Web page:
Liz Pulliam Weston

The Basics

Should you buy your kid a car?

Here's how to navigate the tricky issues surrounding that first vehicle -- and what messages you're sending to your teenager about money.

By Liz Pulliam Weston

The story of Jane Hambleton of Fort Dodge, Iowa, says a lot about parenting today.

Hambleton is the self-described "meanest mom on the planet" who ran a newspaper ad to sell her 19-year-old son's car after she found a bottle of liquor in it.

Her ad in the Des Moines Register read: "OLDS 1999 Intrigue. Totally uncool parents who obviously don't love teenage son, selling his car. Only driven for three weeks before snoopy mom who needs to get a life found booze under front seat. $3,700/offer. Call meanest mom on the planet."

The car sold quickly, and Hambleton got a lot of media attention, as well as dozens of complimentary calls from strangers.

What Hambleton did really wasn't that extraordinary. She and her husband had two rules for the car purchased for her son: No booze and keep it locked. But the fact that she followed through by selling the car made her a star in many people's eyes -- and speaks volumes about how parents wrestle with issues surrounding buying their kids wheels.

For many parents, the idea of purchasing a vehicle for a teenager is a nonstarter: They either can't afford it or are dead set against indulging their children this way. Others long for the convenience of having another set of wheels in the family, but they struggle with whether, and how much, they should help with this major purchase:

  • If the parents contribute too little, the kids could wind up in an unreliable junker -- or working too hard to support a car rather than attending to their studies.

  • If the parents contribute too much, the kids could acquire an unhealthy sense of entitlement and be unprepared for how much things cost in the real world.

Then there's the issue of how the child will use the car and the consequences for violating those rules.

A gift with a message about money

There's no one right answer -- what you do and how you do it will depend on your financial situation and your values. But parents who are considering buying a car are right to be concerned about the messages they're sending and the potential effect on their children, said psychologist Gary Buffone.

"Children who have cars handed to them often never learn the value of money," said Buffone, author of "Choking on the Silver Spoon: Keeping Your Kids Healthy, Wealthy and Wise in a Land of Plenty." "They turn into financial disasters."

Buffone has watched some of his affluent clients buy their offspring luxury cars, only to buy a replacement when the irresponsible young driver totals the gift a few months later.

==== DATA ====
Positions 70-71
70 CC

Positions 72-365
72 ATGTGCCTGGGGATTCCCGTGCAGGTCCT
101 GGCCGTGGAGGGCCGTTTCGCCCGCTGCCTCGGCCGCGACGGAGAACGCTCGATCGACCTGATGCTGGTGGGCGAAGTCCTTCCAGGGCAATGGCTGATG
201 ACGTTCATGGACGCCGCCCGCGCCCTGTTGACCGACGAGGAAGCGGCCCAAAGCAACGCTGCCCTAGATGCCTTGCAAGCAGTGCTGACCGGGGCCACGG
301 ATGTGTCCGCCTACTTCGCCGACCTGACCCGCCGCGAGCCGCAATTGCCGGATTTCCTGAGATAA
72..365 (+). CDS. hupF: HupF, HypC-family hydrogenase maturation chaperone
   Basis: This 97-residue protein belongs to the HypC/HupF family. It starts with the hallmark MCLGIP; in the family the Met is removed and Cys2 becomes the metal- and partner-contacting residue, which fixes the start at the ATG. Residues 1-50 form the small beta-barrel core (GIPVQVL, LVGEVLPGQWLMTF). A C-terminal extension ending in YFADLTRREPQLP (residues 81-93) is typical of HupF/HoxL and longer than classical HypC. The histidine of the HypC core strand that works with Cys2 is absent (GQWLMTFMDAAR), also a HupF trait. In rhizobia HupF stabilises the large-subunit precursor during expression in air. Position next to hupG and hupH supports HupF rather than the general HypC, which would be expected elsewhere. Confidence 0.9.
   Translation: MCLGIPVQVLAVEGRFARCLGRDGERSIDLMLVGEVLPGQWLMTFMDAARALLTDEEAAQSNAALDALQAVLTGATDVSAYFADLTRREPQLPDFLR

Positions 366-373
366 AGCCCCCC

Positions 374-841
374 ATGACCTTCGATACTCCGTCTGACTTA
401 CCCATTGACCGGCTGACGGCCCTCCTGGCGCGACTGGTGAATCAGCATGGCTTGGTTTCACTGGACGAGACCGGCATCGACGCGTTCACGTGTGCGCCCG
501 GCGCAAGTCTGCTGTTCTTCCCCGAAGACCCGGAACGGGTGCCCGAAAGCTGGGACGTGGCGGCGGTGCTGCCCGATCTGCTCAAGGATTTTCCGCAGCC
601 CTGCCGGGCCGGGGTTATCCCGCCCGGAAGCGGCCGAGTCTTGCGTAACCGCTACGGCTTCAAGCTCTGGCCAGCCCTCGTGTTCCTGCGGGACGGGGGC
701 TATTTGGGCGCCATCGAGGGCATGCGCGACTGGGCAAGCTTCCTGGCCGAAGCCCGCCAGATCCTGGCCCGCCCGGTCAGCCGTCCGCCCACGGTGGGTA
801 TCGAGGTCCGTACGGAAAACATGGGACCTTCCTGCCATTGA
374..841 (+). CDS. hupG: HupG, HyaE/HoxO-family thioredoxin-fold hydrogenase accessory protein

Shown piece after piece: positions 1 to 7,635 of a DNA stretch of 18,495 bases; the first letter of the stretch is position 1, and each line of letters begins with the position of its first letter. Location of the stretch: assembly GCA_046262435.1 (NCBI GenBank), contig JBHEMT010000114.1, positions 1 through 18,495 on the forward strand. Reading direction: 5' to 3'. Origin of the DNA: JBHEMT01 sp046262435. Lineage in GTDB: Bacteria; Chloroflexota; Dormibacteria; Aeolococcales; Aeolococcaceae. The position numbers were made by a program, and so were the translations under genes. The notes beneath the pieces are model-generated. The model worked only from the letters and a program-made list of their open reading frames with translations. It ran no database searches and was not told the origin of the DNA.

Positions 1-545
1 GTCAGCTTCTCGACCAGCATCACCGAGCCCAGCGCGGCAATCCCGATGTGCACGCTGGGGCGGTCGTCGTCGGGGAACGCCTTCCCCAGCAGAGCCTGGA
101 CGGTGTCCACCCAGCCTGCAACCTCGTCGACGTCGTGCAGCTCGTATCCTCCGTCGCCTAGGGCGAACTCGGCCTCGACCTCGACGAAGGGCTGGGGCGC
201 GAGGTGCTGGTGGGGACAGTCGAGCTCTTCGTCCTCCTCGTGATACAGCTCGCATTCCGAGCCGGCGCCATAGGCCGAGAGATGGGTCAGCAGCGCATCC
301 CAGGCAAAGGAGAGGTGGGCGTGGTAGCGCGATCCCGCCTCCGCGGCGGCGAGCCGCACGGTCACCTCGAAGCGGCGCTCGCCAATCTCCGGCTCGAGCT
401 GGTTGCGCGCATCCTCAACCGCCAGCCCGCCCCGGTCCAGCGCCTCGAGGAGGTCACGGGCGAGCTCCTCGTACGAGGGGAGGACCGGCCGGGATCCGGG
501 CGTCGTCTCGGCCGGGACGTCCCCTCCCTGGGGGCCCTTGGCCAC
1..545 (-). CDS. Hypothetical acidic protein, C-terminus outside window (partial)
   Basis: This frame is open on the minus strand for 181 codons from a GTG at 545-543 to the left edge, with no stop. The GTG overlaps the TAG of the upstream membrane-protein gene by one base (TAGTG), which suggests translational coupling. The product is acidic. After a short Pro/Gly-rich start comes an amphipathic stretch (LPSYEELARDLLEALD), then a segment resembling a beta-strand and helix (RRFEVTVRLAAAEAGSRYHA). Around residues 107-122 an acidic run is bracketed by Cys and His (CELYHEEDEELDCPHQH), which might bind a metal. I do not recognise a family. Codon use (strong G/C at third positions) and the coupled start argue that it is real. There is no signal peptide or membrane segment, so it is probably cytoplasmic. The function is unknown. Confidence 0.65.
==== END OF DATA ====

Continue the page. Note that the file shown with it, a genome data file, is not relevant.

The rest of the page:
Sometimes it takes two or three cars for the parents to catch on, Buffone said.

Buffone set up a dollar-for-dollar matching fund for his own two daughters, and he co-signed the first car loan for each. Now grown, his daughters have taken similar approaches with their own children.

"If you're going to give a car, it should be tied to some effort on the part of the child," Buffone said. "You don't want them (to get the message that) other people are responsible for giving them what they want."

Parents who don't want their children to hold jobs during the school year could at least insist that the car's use be contingent on the children keeping up good grades, he said.

Should they get the Lexus?

Money manager Randy Shoker of Oxford, Ohio, thinks parents also should carefully consider the type of car they want their children to drive.

Shoker doesn't necessarily want his four children to drive a rolling death trap like his first -- a 1968 Mustang with no seat belts and the kind of straight steering column that causes massive chest injuries in a crash. (For safer options, see below for a Consumer Reports list of good cars for teens.)

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But he also didn't want to give the kids his used Lexus, even though it would have been the cheapest solution -- the residual value of the Lexus was pretty low, and he wouldn't have had to buy comprehensive or collision coverage.

"I told them that they are not going to drive more car than they can reasonably afford with their first job," Shoker said. "I see too many clients' children refuse to take a cut in their standard of living when they get out of school, and they are forever trying to live beyond their means."

Instead, the Shokers paid $8,000 to buy a four-year-old Subaru Forester for their eldest son, now 19. He pays his folks $70 a month for the vehicle, and they plan to gift the remaining equity to him when he graduates from college. The Shokers found a similar deal on a Camry Solara for their daughter, now 18.

"It's not a matter of what we can or can't afford," Shoker said. "We're trying to raise people who are fiscally responsible."

Shoker recognizes, though, that peer pressure isn't limited to teenagers. He sees many parents determined to show off despite the potential cost to their children.

"There's a little bit of parental ego tied up in their children's cars," he said.

In really affluent neighborhoods -- the kind where you can tell the students' parking lot from the teachers' because the former is where all the luxury cars are parked -- both kinds of peer pressure can be intense, said Eileen Gallo, co-author of "Silver Spoon Kids: How Successful Parents Raise Responsible Children."

Parents need to recognize that, Gallo said, and make their own values clear.

"When (our kids) said, 'Justin's dad is leasing him a Lexus,' we said, 'Isn't that nice for Justin?'" said Gallo, mother of two and stepmother of a third. "'But in this family, this is the way we do it.'"

Continued: What to consider

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